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Eastern Materials Corp. v. Mitsubishi Plastics Composites America, Inc.

United States District Court, E.D. New York

April 4, 2018

EASTERN MATERIALS CORPORATION and ISLAND EXTERIOR FABRICATORS, LLC, Plaintiffs,
v.
MITSUBISHI PLASTICS COMPOSITES AMERICA, INC. Defendant.

          Lewis Johs Avallone Aviles LLP Attorneys for the Plaintiffs By: Bryan F. Lewis, Esq., Tara M. Darling, Esq., Of Counsel

          White & Case LLP Attorneys for the Defendant Joshua A. Berman, Esq., Brendan Woodward, Esq., Susan L. Grace, Esq., Of Counsel

          MEMORANDUM OF DECISION & ORDER

          ARTHUR D. SPATT UNITED STATES DISTRICT JUDGE.

         The Plaintiffs Eastern Materials Corporation (“Eastern”), and Island Exterior Fabricators, LLC (“Island”) (together, the “Plaintiffs”) commenced this action against the Defendant, Mitsubishi Plastics Composites America, Inc. (the “Defendant” or “Mitsubishi”) alleging claims of breach of contract, breach of warranty and negligence regarding materials supplied for a construction project in New York City.

         Presently before the Court is a motion by the Plaintiffs, pursuant to Federal Rule of Civil Procedure (“Fed. R. Civ. P.” or “Rule”) 15 to amend the Plaintiffs' claims for breach of contract and breach of warranty, in accordance with this Court's Memorandum and Order dated September 19, 2017 (the “Order”). For the following reasons, the Plaintiffs' motion to amend is granted with respect to the breach of contract claim and denied with respect to the breach of warranty claim. As such, the Plaintiffs may only proceed with the breach of contract claim against Mitsubishi.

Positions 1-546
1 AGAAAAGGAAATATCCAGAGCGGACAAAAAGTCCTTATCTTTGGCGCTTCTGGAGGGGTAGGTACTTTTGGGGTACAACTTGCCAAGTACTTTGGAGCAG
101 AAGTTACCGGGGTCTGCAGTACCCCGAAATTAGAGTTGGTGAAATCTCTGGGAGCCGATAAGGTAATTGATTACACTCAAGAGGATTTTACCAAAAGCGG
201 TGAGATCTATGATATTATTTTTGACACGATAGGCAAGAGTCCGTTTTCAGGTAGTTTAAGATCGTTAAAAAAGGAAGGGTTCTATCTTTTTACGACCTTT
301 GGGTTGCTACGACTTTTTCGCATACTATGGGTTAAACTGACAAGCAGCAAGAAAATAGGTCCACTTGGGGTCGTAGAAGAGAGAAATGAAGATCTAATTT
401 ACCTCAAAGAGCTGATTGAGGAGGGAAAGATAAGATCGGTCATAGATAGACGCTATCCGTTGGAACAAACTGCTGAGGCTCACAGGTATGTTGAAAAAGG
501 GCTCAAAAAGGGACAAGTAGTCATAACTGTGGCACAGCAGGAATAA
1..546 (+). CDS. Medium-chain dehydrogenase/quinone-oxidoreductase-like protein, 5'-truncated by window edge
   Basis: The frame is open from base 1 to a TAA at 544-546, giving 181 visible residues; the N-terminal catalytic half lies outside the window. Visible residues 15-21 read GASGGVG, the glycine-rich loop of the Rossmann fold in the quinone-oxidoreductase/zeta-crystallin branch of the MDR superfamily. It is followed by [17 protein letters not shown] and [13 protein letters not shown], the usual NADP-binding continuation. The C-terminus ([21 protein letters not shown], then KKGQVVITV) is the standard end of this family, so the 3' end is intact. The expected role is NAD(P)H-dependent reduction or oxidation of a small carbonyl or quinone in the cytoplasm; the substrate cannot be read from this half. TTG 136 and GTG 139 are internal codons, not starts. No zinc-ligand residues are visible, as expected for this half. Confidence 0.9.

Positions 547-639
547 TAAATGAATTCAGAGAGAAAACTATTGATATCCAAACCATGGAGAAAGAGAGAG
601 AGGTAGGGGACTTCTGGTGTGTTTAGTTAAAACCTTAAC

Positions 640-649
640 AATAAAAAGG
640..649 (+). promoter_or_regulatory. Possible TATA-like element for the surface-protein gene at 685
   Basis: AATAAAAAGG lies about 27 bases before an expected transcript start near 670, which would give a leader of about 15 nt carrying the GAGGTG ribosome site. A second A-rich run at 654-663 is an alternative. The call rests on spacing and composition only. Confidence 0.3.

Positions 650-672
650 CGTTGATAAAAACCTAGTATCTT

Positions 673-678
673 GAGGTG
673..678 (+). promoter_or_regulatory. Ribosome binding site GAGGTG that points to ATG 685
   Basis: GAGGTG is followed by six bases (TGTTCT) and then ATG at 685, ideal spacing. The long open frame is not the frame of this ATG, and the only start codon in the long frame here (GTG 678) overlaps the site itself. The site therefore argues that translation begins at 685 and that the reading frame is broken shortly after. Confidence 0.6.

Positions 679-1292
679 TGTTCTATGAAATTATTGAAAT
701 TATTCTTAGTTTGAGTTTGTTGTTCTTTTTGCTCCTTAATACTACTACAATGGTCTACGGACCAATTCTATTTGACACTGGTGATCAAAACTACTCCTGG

I. BACKGROUND

         A. The Factual Background

         As the Court has already detailed the factual allegations at issue in this motion in its Order, and the parties are familiar with the facts of this case, they will not be repeated here.

         B. The Relevant Procedural History

         On January 27, 2017, the Plaintiffs commenced this action by filing the complaint in the Supreme Court of the State of New York, Suffolk County. The complaint set forth three causes of action: breach of contract, negligence and breach of warranty.

         On February 23, 2017, the Defendant filed a Notice of Removal, removing the action to this Court.

         On March 20, 2017, the Defendant filed a motion to dismiss all of the Plaintiffs' claims pursuant to Rule 12(b)(6). In the Plaintiffs' opposition memorandum, the Plaintiffs agreed to withdraw their negligence claim.